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G8 shouldn’t give money to tyrants

WHEN the American presidential election result was in doubt, Democratic and Republican party candidates and their army of lawyers, the Florida state and Federal legislatures – everyone – worked flat out to have the matter settled one way

or another quickly as possible. And it was settled within weeks.

In Zimbabwe the opposition challenged the results of the March 2002 presidential election which Robert Mugabe claimed he had won. The opposition claims there was widespread intimidation and vote-rigging, among other irregularities, by Mugabe.

These are serious charges that if proved would mean only one thing – impeachment and a very long jail term. No innocent man would want to have such charges hanging over his head for a day longer than they have to. Yet 15 months later the case is yet to be heard!

The economic meltdown in Zimbabwe is a result of years of mismanagement and rampant corruption by the Mugabe regime. By the late 1990s the regime had abandoned all pretence of doing something to stop the country’s economic decline. Corruption was stepped into overdrive as the ruling party leadership and their cronies fed like vultures on the country’s remains. In despair, the nation hardened its resolve to rid itself of such leaders. And to stay in power, the ruling party became even more repressive – hence the intimidation, vote rigging, etc.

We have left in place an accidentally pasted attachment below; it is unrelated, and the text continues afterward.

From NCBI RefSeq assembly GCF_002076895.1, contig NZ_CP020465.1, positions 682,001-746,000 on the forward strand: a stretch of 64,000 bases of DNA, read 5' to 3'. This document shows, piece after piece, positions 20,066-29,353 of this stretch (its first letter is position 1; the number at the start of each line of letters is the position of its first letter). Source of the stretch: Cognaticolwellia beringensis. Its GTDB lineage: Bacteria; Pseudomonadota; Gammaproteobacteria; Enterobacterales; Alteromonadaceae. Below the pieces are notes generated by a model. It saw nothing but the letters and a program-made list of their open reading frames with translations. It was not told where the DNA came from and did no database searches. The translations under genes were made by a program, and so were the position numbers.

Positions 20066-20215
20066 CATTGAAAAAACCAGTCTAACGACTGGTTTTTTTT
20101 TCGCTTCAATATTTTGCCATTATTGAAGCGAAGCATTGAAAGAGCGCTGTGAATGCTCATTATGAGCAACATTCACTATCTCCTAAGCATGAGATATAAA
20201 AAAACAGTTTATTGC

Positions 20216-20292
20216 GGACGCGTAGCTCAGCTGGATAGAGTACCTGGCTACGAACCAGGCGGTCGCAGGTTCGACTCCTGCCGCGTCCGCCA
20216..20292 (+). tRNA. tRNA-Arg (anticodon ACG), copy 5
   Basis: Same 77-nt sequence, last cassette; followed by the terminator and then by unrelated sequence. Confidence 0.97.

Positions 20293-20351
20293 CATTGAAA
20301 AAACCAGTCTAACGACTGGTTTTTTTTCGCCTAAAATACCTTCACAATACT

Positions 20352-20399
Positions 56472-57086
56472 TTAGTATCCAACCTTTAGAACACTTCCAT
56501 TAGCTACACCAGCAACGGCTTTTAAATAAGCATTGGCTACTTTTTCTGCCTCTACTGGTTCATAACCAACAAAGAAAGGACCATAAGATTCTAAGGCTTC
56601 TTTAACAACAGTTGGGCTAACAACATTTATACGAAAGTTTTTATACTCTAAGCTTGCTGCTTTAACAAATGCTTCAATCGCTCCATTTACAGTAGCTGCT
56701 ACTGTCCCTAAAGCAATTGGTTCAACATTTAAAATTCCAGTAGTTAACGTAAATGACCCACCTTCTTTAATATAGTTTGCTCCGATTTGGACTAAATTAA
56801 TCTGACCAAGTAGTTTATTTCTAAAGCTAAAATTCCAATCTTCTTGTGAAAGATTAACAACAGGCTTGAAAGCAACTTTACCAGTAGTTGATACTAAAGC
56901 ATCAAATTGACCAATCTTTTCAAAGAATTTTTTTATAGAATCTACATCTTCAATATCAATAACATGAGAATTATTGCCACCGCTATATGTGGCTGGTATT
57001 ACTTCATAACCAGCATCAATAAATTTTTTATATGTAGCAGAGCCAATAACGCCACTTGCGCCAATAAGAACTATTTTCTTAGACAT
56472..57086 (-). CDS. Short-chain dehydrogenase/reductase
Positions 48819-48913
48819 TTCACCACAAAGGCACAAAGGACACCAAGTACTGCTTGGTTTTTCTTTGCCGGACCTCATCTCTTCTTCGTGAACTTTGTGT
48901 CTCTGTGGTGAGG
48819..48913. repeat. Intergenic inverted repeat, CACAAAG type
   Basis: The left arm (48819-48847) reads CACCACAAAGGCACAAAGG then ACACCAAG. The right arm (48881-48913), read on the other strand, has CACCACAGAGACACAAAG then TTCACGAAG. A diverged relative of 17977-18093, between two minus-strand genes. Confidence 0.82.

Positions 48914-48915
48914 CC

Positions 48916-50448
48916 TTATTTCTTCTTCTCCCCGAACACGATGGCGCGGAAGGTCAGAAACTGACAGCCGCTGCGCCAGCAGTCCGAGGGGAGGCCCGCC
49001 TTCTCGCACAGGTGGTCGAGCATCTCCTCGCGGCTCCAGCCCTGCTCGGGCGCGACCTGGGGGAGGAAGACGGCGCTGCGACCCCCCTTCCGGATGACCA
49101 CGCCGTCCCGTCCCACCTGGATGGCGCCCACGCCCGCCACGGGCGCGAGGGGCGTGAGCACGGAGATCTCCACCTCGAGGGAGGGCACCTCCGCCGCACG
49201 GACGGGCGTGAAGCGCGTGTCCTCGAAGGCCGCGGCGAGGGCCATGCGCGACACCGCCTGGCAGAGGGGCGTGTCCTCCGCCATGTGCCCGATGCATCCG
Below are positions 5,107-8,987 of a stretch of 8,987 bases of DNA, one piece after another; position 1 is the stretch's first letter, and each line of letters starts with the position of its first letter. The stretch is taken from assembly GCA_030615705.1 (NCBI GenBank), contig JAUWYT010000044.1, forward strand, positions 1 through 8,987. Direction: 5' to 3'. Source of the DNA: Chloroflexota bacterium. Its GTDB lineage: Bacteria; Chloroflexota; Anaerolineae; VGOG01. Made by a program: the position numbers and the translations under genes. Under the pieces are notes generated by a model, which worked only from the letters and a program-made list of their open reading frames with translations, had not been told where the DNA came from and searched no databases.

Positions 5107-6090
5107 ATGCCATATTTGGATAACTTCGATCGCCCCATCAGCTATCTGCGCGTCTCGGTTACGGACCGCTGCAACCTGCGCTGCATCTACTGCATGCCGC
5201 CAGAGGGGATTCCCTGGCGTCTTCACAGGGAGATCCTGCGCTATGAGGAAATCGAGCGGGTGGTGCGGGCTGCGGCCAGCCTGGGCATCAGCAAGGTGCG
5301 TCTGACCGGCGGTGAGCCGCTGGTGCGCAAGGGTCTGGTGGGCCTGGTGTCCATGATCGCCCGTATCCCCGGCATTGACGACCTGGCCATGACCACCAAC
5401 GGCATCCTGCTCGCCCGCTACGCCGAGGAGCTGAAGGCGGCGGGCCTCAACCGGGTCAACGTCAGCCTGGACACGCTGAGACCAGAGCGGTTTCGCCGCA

The only notable thing Mugabe has done since March 2002 was seize white-owned farms supposedly to redistribute to landless blacks. The truth is the government did not have the money to build schools, roads and other basic infrastructure to carry out this exercise properly. But surprise, surprise; he claims he has done it.

For 22 years Mugabe had failed to carry out any meaning resettlement when the country was wealthy and had the goodwill of the whole international community. Now, with the country bankrupt, he claims he is able to carry out the task in less than a year! The truth is his party supporters were the main beneficiaries of the so-called “accelerated land reform”. Land was the only resource left for the vultures to feed on.

Mugabe and his ministers knew their actions would disrupt the country’s food production and export crops like tobacco. The result was Zimbabwe, once the bread-basket of the region, now has to rely on food aid. The country has fuel shortages, electricity power cuts, etc because it has no foreign currency to pay for these commodities.

Zimbabwe’s economic situation was terrible in March 2002, now it is worse. The land issue is yet another big mess the people of Zimbabwe will have to sort out. All the people of Zimbabwe want is a chance to do that. No Zimbabwean is under any illusion that Mugabe can do anything else now except muddy the water.

His demands that he be accepted as the legitimate winner of the 2002 election must be dismissed with the contempt they rightly deserve. Mugabe or his protégé’s continued presence or influence in Zimbabwe will only serve to delay the nation from the urgent and painful challenges before it.

The G8 leaders meeting in France next month must stand resolute in their demands for good governance. To underline that message, they must cut all government-to-government aid to the Mugabe regime and they must not put a penny into the New Partnership for Africa’s Development project the continent’s leaders are pushing for. African leaders have repeatedly promised to police themselves on good governance but have done nothing about Mugabe’s tyrannical excesses.

Wilbert Mukori,


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